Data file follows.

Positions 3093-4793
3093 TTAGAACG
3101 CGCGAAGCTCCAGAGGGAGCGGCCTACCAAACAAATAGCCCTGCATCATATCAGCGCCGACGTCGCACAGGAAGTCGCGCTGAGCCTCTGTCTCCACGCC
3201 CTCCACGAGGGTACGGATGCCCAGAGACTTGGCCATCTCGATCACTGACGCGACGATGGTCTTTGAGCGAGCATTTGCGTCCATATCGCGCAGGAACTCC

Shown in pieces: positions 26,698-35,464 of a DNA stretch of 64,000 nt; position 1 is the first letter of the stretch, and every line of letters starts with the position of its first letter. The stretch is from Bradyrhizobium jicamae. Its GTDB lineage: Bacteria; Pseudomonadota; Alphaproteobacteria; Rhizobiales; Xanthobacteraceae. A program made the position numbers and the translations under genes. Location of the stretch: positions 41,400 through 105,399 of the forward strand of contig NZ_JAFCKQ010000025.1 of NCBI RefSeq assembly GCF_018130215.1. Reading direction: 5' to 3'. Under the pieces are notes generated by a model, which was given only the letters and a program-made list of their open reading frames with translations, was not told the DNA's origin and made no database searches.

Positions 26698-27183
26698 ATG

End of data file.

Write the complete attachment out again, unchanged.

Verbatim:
Positions 3093-4793
3093 TTAGAACG
3101 CGCGAAGCTCCAGAGGGAGCGGCCTACCAAACAAATAGCCCTGCATCATATCAGCGCCGACGTCGCACAGGAAGTCGCGCTGAGCCTCTGTCTCCACGCC
3201 CTCCACGAGGGTACGGATGCCCAGAGACTTGGCCATCTCGATCACTGACGCGACGATGGTCTTTGAGCGAGCATTTGCGTCCATATCGCGCAGGAACTCC

Shown in pieces: positions 26,698-35,464 of a DNA stretch of 64,000 nt; position 1 is the first letter of the stretch, and every line of letters starts with the position of its first letter. The stretch is from Bradyrhizobium jicamae. Its GTDB lineage: Bacteria; Pseudomonadota; Alphaproteobacteria; Rhizobiales; Xanthobacteraceae. A program made the position numbers and the translations under genes. Location of the stretch: positions 41,400 through 105,399 of the forward strand of contig NZ_JAFCKQ010000025.1 of NCBI RefSeq assembly GCF_018130215.1. Reading direction: 5' to 3'. Under the pieces are notes generated by a model, which was given only the letters and a program-made list of their open reading frames with translations, was not told the DNA's origin and made no database searches.

Positions 26698-27183
26698 ATG